The Basis for Our Forgiving


ImageLuke 4:17-21 – “And the scroll of the prophet Isaiah was given to him. He unrolled the scroll and found the place where it was written, ‘The Spirit of the Lord is upon me, because he has anointed me to proclaim good news to the poor. He has sent me to proclaim liberty to the captives and recovering of sight to the blind, to set at liberty those who are oppressed, to proclaim the year of the Lord’s favor.’

“And he rolled up the scroll and gave it back to the attendant and sat down. And the eyes of all in the synagogue were fixed on him. And he began to say to them, “Today this Scripture has been fulfilled in your hearing.”

Those who have hurt us in the past were bound by a cruel master. Those in the most desperate spiritual, emotional and mental conditions are capable of doing the most inhuman deeds. However, we must remember that they are not the enemy. Our enemy does not bear flesh and blood.

Those who have offended, hurt, abused, mistreated or disregarded us are bound, blind, and oppressed. They are deceived and to be pitied, not hated. We are to seek their freedom from the enemy, not their eternal unity with him.

I am certain that some of the offenses and abuse that has come our way was allowed by a sovereign, holy God who wanted to present an opportunity for us to model the love, forgiveness and redemption of Jesus Christ. If the abuser cannot receive this redemption, there are plenty of other observers of our life who can see the glorious difference Christ makes in one who has suffered.

The Blessings of Trouble


During difficult times, we focus on Christ, His love for us, our love for Him and our trust in ImageHim. Eugene Peterson summarizes James 1:2-4 this way:

“Consider it a sheer gift, friends, when tests and challenges come at you from all sides. You know that under pressure, your faith-life is forced into the open and shows its true colors. So don’t try to get out of anything prematurely. Let it do its work so you become mature and well-developed, not deficient in any way.”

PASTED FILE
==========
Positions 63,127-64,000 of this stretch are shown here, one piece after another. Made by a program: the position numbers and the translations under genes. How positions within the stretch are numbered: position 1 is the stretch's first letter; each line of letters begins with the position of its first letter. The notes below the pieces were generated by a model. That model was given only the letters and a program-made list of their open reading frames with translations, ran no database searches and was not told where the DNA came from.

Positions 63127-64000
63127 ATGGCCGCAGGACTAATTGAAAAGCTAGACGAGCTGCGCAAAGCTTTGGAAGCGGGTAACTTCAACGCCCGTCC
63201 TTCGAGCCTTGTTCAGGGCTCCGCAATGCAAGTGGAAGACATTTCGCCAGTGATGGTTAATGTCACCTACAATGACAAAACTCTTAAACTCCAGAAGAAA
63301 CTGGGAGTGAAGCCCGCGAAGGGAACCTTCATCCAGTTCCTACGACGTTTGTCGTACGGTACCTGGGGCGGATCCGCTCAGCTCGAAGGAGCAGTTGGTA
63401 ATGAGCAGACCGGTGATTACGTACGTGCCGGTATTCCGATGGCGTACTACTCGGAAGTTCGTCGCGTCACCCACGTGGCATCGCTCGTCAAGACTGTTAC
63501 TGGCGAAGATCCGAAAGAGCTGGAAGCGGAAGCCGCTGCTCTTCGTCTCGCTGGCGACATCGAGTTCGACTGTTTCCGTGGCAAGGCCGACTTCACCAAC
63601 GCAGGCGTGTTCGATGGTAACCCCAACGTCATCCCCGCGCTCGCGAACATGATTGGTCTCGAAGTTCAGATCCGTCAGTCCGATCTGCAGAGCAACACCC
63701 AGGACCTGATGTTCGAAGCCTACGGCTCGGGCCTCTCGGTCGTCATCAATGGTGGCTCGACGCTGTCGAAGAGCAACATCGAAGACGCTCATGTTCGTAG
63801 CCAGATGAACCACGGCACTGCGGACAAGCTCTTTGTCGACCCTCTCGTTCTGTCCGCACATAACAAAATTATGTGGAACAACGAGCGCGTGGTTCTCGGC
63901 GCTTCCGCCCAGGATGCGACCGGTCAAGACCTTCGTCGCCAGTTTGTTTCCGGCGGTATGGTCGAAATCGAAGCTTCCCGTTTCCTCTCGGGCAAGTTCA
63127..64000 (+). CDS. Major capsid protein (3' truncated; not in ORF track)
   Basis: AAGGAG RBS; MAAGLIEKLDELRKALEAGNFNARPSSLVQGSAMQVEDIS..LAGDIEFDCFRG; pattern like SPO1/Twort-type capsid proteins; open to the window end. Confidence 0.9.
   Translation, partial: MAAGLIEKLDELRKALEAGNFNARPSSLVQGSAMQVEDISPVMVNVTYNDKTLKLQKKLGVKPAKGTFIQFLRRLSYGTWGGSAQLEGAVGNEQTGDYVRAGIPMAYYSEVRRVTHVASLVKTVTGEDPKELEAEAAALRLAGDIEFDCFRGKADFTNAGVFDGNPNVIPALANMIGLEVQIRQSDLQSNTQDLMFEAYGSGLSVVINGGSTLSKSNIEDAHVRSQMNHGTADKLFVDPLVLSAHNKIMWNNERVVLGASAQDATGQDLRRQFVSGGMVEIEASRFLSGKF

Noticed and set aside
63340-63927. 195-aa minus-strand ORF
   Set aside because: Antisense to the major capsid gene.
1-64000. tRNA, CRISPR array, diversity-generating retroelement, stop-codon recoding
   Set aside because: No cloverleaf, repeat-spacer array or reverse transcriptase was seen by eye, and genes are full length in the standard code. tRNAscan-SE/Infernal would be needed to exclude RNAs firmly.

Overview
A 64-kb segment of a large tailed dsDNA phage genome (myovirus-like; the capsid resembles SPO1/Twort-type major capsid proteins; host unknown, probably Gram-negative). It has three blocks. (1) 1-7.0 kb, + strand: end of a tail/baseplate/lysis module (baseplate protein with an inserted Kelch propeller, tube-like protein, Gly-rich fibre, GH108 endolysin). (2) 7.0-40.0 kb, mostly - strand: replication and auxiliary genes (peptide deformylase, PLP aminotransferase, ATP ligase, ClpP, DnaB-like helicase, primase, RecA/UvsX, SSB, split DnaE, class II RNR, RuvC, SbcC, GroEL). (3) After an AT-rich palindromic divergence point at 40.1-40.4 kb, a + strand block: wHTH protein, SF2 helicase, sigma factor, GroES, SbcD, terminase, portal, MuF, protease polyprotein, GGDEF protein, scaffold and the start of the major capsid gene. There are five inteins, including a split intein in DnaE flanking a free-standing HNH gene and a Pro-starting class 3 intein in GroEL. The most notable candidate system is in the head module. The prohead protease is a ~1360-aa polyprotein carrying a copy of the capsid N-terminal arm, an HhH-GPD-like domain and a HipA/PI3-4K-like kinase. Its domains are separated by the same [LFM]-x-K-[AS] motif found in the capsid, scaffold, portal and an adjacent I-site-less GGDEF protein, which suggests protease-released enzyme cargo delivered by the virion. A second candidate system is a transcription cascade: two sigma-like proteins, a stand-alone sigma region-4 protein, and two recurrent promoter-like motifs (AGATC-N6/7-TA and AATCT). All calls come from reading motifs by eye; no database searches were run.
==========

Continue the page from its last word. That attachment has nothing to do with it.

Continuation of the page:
Peter began his first letter on that theme. “In this you rejoice, though now for a little while, if necessary, you have been grieved by various trials, so that the tested genuineness of your faith–more precious than gold that perishes though it is tested by fire–may be found to result in praise and glory and honor at the revelation of Jesus Christ.” 1 Peter 1:6-7.

David’s life is a grand example of this. He wrote the deepest, most glorious Psalms when he was running for his life and depending upon God for his very existence (Psalm 34). During that time, he was very sensitive to right and wrong (1 Samuel 24), knowing that his relationship with God was vital to his survival.

Later in his life, when his position and life were secure, he enjoyed the riches and luxuries of his status as king, yet he neglected his duty to be with his troops, lusted after a soldier’s wife, committed adultery with her, lied to hide the sin, and committed murder, all without remorse or conviction until God sent a messenger (2 Samuel 12).

I am certain, based upon the promises of God, that when we know what God knows and see what God sees, we will thank Him most for the difficult times. He is certainly more concerned for the condition of our souls than the comfort of our bodies. That is for a great reason, because we are more eternally identified with our souls than our bodies.

“For what does it profit a man to gain the whole world and forfeit his soul? For what can a man give in return for his soul?” Mark 8:36-37.

Draw near to God in these tough times and learn to trust Him more. That trust will last more than a lifetime.